Coleman: Mets Reaching Critical Point In Wright, Dickey Negotiations
By Ed Coleman
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It’s now a little over 7 weeks since baseball’s regular season ended – and both David Wright and R.A. Dickey remain unsigned by the Mets. Their extensions have been picked up for next year, but longer-term deals have not been reached with either. Discussions? Yes. Progress made? A little. But next week will be a crucial one regarding the two players because it leads up to the start of the Winter Meetings, December 3rd in Nashville, and the Mets will need a clearer picture of where they stand in order to better formulate their plans to move forward.
Mets C.O.O. Jeff Wilpon recently stated that there are 3 options in play. The team’s preference is to sign both Wright and Dickey to extensions. Secondly, if that doesn’t happen, they could keep them on their current one-year extensions and have them play out the season. Finally, if neither of those come to fruition, they could trade one or both of them – now during the off-season or at the trading deadline next July.
Kansas City recently signed RHP Jeremy Guthrie to a 3 year $25 million contract ($5M-$11M-$9M), which could be a problem for the Mets in the Dickey negotiations. The Mets were looking to sign their Cy Young award winner for less money than Guthrie received over the length of his contract – more than the per-year figure ($8.3M) but less than the total ($25M), something on the order of a 2-year extension at $20-22 million, which would effectively double Dickey’s salary.
Guthrie split time between Colorado and the Royals last year. He was terrible with the Rockies (3-9 with an ERA over 6.00), but much better with Kansas City, pitching to a 3.16 ERA and finishing very strong. Guthrie is very durable – he’s pitched at least 175 innings for 6 straight seasons, and 200 or better from 2009-11. And he’s also very consistent with a 2:1 strikeout-to-walk ratio. But Guthrie is also 22 games under .500 lifetime (55-77) with a 4.28 ERA, has allowed more hits than innings pitched in his career, and is also homer-prone, having surrendered 30 last year and averaging 27 long balls given up over the last 6 seasons. If Guthrie is collecting $25 million, how do you pay Mr. Cy 20-game winner Young less than that. That’s a question I’d be exploring if I was Dickey’s agent.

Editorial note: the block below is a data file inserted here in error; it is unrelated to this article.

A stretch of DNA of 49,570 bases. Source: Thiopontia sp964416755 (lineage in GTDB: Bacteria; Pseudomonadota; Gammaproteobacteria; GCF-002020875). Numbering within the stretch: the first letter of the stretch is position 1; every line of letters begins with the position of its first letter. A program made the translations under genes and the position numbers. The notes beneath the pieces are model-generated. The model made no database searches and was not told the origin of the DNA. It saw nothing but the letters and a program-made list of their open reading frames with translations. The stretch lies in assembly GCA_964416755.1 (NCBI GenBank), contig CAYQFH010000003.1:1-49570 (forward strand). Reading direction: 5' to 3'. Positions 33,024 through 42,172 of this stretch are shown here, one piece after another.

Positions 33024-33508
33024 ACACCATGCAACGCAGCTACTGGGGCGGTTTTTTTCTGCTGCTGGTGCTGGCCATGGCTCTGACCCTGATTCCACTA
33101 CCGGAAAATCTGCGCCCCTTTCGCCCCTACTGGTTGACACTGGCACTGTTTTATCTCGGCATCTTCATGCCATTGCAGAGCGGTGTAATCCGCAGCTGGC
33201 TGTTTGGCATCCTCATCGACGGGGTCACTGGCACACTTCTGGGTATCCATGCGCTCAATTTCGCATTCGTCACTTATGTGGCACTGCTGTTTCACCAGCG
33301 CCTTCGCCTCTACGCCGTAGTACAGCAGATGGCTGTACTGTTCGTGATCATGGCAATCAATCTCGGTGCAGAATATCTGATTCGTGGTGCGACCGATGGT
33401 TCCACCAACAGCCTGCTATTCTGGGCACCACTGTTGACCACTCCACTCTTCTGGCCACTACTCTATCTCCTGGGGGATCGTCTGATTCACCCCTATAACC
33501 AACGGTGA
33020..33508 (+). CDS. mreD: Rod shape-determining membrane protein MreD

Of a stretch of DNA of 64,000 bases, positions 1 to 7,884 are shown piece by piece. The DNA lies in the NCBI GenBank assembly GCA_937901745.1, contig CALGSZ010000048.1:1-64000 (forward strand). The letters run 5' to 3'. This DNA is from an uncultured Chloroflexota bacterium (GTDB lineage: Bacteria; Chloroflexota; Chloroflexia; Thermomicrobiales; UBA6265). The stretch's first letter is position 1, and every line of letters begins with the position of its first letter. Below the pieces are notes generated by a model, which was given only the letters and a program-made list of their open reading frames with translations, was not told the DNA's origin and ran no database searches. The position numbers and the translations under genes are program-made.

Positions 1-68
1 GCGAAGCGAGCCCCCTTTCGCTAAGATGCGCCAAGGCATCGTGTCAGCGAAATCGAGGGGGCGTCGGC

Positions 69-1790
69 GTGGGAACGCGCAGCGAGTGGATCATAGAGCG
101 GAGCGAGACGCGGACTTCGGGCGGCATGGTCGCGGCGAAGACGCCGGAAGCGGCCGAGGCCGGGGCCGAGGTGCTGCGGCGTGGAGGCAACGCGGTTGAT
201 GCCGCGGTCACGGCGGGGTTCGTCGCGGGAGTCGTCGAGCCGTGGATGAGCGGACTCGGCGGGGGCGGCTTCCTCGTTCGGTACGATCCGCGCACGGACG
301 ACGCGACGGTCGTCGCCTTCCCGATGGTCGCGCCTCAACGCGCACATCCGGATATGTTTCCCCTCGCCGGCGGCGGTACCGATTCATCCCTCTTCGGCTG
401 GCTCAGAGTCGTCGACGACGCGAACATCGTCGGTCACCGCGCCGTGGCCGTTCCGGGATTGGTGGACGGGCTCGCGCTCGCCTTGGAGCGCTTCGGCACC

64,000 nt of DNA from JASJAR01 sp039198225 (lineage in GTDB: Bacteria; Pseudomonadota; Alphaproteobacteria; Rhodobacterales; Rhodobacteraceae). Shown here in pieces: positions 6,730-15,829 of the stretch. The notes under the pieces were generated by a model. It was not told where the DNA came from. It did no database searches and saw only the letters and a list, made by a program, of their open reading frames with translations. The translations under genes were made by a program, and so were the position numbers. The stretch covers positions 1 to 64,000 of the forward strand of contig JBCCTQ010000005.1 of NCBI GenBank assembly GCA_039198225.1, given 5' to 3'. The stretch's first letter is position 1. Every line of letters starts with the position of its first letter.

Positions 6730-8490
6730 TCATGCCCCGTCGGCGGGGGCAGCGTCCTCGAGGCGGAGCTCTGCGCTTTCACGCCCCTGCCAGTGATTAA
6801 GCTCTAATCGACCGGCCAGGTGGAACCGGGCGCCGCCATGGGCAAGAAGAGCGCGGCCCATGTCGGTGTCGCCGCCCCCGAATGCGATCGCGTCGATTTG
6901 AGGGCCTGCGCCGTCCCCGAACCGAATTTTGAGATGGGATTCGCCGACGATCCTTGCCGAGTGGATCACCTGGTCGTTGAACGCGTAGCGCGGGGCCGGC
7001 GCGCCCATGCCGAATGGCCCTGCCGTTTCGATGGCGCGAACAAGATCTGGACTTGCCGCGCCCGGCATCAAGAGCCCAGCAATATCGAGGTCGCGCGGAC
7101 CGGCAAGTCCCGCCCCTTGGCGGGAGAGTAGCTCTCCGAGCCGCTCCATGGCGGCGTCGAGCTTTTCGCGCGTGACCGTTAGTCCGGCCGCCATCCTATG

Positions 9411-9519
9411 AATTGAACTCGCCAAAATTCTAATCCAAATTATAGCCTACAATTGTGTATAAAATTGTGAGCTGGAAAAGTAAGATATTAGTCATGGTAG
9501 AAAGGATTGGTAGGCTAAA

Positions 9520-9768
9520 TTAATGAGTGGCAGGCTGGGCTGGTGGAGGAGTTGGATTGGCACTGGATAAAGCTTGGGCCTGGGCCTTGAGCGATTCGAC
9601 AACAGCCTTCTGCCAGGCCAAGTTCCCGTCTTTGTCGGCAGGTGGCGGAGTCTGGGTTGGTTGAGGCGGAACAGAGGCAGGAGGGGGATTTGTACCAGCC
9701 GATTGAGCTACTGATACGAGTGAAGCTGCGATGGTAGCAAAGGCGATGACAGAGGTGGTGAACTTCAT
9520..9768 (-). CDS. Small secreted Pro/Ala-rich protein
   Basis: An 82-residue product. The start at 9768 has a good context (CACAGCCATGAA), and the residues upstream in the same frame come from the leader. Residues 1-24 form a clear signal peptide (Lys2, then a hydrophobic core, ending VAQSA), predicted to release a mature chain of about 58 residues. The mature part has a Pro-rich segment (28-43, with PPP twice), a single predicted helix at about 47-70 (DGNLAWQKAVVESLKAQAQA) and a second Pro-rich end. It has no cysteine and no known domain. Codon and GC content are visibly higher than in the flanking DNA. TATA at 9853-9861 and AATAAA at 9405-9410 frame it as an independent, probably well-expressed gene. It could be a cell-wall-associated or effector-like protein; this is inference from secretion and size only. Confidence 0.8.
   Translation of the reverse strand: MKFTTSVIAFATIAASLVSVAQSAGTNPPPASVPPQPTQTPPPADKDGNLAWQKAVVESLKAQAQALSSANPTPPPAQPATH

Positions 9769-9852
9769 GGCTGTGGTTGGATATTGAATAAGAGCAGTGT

The Wright negotiations have not progressed very far, which makes the next 10 days quite critical if the Mets are to retain their All-Star 3B beyond the 2013 season. They should – whether they will, we should find out shortly.
Previously, I mentioned that the Mets should consider Jonny Gomes if they were not going to re-sign Scott Hairston, who just finished a superb season. I thought they should bring back Hairston, but he might have earned a lucrative multi-year deal off his fine 2012 performance, and thusly priced himself out of the Mets’ picture. I wasn’t in love with Gomes, but his clubhouse demeanor and production against lefties (like Hairston’s) trumped some of his faults (strikeouts). Last season, Gomes had a .974 OPS vs. lefties, and hit 11 of his 18 HR against lefties. But alas, the Red Sox saw Gomes as a fit and just signed him to a 2-year deal. Will Hairston be back as a Met? Kinda doubt it, but we’ll see. Stay tuned.
C U soon
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